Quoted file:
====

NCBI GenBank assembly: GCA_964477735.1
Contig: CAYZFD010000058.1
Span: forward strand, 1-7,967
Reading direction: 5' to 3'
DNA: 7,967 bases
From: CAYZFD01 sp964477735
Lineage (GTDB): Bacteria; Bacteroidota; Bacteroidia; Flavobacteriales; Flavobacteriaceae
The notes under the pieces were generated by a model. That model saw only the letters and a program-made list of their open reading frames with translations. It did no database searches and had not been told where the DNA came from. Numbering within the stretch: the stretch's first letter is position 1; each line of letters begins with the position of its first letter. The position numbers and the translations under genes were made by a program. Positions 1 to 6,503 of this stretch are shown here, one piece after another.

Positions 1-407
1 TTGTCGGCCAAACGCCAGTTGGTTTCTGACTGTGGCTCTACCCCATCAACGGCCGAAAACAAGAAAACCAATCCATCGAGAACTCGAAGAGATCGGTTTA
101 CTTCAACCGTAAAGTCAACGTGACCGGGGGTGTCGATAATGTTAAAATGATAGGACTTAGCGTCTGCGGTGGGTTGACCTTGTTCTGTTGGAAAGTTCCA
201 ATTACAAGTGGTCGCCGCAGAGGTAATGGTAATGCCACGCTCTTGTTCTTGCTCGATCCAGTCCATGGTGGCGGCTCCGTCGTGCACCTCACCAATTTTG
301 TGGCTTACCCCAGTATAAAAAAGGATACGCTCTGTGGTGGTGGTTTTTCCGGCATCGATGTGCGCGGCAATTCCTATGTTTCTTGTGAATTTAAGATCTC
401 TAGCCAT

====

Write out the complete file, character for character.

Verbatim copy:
NCBI GenBank assembly: GCA_964477735.1
Contig: CAYZFD010000058.1
Span: forward strand, 1-7,967
Reading direction: 5' to 3'
DNA: 7,967 bases
From: CAYZFD01 sp964477735
Lineage (GTDB): Bacteria; Bacteroidota; Bacteroidia; Flavobacteriales; Flavobacteriaceae
The notes under the pieces were generated by a model. That model saw only the letters and a program-made list of their open reading frames with translations. It did no database searches and had not been told where the DNA came from. Numbering within the stretch: the stretch's first letter is position 1; each line of letters begins with the position of its first letter. The position numbers and the translations under genes were made by a program. Positions 1 to 6,503 of this stretch are shown here, one piece after another.

Positions 1-407
1 TTGTCGGCCAAACGCCAGTTGGTTTCTGACTGTGGCTCTACCCCATCAACGGCCGAAAACAAGAAAACCAATCCATCGAGAACTCGAAGAGATCGGTTTA
101 CTTCAACCGTAAAGTCAACGTGACCGGGGGTGTCGATAATGTTAAAATGATAGGACTTAGCGTCTGCGGTGGGTTGACCTTGTTCTGTTGGAAAGTTCCA
201 ATTACAAGTGGTCGCCGCAGAGGTAATGGTAATGCCACGCTCTTGTTCTTGCTCGATCCAGTCCATGGTGGCGGCTCCGTCGTGCACCTCACCAATTTTG
301 TGGCTTACCCCAGTATAAAAAAGGATACGCTCTGTGGTGGTGGTTTTTCCGGCATCGATGTGCGCGGCAATTCCTATGTTTCTTGTGAATTTAAGATCTC
401 TAGCCAT